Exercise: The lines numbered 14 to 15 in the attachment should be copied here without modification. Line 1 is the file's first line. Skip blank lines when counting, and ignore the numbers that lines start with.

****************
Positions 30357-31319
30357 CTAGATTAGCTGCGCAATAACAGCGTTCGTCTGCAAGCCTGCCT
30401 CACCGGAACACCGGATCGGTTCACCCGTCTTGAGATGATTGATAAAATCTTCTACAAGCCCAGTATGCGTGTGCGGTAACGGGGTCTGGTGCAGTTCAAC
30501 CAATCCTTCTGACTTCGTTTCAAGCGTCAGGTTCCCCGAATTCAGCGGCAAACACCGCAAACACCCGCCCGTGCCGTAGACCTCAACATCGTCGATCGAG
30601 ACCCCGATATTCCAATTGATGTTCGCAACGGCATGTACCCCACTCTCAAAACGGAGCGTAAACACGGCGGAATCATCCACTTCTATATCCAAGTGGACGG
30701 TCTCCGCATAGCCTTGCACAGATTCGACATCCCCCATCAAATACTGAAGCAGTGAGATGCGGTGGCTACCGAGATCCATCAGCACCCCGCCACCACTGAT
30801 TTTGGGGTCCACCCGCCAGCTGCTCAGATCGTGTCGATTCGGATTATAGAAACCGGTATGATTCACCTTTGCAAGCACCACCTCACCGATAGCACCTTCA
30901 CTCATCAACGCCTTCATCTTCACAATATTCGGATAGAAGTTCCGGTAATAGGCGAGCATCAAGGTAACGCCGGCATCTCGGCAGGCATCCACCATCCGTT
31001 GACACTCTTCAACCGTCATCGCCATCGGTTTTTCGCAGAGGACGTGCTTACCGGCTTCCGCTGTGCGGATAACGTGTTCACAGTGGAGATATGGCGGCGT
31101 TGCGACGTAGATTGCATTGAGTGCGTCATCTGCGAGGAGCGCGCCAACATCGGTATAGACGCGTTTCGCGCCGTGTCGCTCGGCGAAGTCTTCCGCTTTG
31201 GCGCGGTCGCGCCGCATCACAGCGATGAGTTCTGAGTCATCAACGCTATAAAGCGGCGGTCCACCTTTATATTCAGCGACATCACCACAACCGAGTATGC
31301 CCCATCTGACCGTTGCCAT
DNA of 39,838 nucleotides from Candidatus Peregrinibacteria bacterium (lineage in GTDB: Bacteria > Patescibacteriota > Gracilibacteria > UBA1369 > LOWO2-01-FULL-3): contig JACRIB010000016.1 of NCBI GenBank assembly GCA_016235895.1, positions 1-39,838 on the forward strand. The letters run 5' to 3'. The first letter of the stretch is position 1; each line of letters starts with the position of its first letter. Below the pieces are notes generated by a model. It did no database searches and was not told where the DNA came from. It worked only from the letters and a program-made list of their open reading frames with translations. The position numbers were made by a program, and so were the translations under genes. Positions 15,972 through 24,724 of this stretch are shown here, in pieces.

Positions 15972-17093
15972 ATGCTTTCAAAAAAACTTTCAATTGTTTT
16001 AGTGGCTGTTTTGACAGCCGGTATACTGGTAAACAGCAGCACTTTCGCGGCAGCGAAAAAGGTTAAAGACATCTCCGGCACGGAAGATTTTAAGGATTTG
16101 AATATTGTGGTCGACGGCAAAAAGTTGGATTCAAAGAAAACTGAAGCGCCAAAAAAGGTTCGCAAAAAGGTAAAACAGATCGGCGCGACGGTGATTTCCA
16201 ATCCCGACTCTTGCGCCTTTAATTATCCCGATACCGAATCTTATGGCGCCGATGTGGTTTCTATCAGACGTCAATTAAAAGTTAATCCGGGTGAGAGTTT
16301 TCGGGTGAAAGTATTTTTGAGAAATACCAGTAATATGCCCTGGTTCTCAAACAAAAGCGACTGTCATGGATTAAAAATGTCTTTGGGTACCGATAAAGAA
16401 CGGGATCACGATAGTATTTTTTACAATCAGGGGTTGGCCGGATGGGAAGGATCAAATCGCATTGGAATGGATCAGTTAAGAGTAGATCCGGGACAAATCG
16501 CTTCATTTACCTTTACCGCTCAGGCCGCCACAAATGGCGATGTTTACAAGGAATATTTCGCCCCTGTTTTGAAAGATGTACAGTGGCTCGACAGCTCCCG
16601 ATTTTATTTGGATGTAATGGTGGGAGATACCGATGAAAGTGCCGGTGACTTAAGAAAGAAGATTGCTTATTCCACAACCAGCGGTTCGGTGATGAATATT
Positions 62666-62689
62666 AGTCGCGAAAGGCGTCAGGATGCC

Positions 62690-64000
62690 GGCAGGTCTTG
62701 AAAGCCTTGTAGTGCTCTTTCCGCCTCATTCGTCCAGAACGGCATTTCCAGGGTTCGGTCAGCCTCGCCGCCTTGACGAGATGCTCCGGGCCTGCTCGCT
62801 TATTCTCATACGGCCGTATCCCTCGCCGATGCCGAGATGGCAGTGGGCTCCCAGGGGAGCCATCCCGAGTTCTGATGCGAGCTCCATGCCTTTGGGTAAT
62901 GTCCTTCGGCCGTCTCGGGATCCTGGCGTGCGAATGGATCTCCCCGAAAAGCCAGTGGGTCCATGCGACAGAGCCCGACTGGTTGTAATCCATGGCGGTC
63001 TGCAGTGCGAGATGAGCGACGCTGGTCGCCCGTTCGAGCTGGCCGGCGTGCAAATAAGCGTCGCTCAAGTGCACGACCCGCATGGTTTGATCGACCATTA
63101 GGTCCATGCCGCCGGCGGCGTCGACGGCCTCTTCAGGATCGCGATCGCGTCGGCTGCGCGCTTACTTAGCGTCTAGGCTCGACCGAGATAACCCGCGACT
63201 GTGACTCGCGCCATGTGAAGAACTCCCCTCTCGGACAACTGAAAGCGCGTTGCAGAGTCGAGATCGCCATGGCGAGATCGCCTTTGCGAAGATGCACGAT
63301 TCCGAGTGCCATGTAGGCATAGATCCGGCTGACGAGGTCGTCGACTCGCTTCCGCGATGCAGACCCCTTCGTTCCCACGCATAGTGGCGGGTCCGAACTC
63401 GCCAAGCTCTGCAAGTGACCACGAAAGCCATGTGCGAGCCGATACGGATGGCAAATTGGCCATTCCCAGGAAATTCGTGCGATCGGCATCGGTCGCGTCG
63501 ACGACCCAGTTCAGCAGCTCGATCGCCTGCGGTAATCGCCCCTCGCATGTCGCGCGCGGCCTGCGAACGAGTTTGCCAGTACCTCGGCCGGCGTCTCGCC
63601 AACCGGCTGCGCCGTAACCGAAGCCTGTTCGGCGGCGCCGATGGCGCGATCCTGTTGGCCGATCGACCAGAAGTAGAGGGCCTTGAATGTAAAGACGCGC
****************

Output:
Positions 15972-17093
15972 ATGCTTTCAAAAAAACTTTCAATTGTTTT